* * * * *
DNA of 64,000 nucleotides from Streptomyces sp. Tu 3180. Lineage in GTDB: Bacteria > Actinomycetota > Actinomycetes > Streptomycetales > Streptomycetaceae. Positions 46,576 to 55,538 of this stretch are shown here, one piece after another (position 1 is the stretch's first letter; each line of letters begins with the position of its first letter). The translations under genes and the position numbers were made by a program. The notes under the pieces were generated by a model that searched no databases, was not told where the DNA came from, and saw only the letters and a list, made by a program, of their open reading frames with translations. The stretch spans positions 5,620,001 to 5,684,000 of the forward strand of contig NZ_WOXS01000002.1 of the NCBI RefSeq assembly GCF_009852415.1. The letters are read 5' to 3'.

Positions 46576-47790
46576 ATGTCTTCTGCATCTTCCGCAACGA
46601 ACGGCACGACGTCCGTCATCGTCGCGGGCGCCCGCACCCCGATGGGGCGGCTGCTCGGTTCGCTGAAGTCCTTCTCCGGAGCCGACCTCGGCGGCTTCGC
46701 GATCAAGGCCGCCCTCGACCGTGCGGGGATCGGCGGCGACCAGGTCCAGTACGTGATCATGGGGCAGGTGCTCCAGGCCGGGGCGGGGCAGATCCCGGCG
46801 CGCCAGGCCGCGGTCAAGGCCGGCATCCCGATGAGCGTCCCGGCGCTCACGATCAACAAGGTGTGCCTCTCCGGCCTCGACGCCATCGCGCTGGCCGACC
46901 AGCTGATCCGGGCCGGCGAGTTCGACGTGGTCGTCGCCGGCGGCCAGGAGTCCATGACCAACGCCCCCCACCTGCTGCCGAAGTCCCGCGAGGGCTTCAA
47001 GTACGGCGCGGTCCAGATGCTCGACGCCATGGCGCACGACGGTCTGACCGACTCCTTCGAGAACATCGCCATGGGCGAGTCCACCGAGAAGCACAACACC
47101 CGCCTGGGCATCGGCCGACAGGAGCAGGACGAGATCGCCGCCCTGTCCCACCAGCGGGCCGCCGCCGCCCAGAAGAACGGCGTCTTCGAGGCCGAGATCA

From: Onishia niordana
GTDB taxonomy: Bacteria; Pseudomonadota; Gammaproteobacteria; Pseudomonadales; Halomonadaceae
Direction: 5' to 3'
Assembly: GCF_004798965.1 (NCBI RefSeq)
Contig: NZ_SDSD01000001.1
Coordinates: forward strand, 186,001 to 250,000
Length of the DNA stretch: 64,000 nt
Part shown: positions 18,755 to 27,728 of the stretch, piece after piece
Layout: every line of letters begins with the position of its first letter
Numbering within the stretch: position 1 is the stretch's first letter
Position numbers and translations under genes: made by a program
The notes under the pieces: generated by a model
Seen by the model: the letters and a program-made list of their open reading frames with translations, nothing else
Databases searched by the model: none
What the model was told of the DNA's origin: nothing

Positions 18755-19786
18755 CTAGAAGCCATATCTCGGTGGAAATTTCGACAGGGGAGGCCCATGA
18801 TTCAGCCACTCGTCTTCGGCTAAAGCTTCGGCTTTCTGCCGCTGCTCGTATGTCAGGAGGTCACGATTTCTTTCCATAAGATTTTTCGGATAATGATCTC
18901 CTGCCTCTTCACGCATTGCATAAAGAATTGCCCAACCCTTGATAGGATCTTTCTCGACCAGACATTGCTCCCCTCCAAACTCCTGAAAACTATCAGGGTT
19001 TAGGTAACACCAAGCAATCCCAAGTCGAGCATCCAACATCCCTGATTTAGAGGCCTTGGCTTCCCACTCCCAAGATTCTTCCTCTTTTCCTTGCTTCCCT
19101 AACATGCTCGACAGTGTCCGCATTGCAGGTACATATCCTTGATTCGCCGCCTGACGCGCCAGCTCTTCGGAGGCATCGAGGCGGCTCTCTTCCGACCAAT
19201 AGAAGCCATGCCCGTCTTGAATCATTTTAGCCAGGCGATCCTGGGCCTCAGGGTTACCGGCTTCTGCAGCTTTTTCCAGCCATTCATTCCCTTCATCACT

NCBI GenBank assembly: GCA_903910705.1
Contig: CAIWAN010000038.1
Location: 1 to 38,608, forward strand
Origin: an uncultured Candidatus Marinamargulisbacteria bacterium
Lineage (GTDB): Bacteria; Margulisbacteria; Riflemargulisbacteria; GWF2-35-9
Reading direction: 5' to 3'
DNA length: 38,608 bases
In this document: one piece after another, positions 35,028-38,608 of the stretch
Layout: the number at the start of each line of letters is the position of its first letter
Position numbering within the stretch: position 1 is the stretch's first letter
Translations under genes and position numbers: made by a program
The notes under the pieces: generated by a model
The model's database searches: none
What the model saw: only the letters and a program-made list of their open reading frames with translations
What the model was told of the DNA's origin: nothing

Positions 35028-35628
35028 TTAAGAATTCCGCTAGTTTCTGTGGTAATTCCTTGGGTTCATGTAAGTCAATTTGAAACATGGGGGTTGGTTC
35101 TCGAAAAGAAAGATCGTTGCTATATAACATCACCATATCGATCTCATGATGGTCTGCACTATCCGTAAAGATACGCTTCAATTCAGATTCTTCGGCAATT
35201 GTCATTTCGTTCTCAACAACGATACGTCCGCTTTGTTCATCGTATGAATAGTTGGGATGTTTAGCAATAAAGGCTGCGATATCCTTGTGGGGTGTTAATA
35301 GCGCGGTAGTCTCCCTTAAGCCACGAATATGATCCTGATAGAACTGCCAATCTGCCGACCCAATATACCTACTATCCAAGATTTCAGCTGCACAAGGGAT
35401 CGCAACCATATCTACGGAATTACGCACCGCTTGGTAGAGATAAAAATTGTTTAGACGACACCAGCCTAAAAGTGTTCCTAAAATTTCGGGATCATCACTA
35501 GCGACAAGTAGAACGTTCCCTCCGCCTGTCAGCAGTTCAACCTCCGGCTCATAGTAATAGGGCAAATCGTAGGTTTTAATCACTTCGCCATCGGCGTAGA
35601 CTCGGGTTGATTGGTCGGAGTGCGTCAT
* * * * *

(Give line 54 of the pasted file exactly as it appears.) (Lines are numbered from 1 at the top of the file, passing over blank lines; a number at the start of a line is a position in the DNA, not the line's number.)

35601 CTCGGGTTGATTGGTCGGAGTGCGTCAT